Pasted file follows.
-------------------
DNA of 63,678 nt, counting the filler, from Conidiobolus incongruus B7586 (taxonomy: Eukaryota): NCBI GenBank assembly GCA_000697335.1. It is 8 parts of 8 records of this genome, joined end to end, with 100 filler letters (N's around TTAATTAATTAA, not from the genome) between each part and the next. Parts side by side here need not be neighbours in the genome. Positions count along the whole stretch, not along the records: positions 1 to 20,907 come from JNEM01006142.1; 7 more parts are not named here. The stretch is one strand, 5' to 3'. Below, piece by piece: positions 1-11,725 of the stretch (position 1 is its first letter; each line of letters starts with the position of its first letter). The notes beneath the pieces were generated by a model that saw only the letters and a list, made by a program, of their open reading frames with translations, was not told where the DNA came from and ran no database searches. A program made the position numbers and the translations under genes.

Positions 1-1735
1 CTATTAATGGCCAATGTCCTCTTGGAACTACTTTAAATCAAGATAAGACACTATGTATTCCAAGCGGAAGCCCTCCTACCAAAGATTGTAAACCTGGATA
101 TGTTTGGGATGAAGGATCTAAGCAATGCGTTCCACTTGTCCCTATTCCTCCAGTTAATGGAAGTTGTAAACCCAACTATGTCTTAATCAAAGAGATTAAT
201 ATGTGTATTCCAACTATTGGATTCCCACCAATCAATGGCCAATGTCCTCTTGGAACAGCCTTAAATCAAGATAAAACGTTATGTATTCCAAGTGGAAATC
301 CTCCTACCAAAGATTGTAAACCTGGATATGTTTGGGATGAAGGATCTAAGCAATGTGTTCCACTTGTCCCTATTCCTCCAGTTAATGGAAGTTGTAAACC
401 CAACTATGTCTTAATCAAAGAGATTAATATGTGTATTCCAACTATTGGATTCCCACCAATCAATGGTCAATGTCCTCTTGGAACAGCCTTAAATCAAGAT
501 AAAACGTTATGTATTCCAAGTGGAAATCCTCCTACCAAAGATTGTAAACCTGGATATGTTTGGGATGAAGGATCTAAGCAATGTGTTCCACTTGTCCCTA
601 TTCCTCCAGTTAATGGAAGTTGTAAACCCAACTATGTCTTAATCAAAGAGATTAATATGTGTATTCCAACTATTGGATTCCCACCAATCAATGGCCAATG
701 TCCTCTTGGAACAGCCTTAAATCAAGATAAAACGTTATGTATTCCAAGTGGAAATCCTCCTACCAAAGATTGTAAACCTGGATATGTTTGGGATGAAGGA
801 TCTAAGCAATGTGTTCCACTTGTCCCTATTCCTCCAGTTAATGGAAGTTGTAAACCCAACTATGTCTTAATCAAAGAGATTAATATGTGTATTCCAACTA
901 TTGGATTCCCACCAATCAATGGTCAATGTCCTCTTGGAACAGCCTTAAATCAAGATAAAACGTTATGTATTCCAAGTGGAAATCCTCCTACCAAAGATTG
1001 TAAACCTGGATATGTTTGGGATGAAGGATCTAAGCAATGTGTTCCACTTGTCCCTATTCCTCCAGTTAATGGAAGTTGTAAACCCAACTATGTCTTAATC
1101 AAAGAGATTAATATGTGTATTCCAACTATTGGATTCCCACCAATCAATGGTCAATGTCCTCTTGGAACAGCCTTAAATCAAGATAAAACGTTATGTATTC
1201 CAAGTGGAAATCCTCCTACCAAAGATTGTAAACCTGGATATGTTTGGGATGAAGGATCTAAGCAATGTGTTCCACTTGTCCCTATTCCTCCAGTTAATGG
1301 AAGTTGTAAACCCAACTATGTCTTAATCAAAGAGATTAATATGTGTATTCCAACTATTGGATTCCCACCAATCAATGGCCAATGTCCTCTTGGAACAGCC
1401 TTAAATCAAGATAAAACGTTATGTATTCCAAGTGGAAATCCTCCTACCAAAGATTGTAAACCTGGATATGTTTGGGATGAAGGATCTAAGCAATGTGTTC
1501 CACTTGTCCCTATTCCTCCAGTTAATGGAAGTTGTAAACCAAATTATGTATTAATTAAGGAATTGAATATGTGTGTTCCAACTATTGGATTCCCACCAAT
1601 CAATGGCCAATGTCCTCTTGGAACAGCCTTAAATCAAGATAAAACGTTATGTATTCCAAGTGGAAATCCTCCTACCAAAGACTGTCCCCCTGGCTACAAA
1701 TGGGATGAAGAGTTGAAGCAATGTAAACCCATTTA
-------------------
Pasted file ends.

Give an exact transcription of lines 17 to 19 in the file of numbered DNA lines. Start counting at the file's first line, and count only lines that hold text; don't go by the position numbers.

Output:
1401 TTAAATCAAGATAAAACGTTATGTATTCCAAGTGGAAATCCTCCTACCAAAGATTGTAAACCTGGATATGTTTGGGATGAAGGATCTAAGCAATGTGTTC
1501 CACTTGTCCCTATTCCTCCAGTTAATGGAAGTTGTAAACCAAATTATGTATTAATTAAGGAATTGAATATGTGTGTTCCAACTATTGGATTCCCACCAAT
1601 CAATGGCCAATGTCCTCTTGGAACAGCCTTAAATCAAGATAAAACGTTATGTATTCCAAGTGGAAATCCTCCTACCAAAGACTGTCCCCCTGGCTACAAA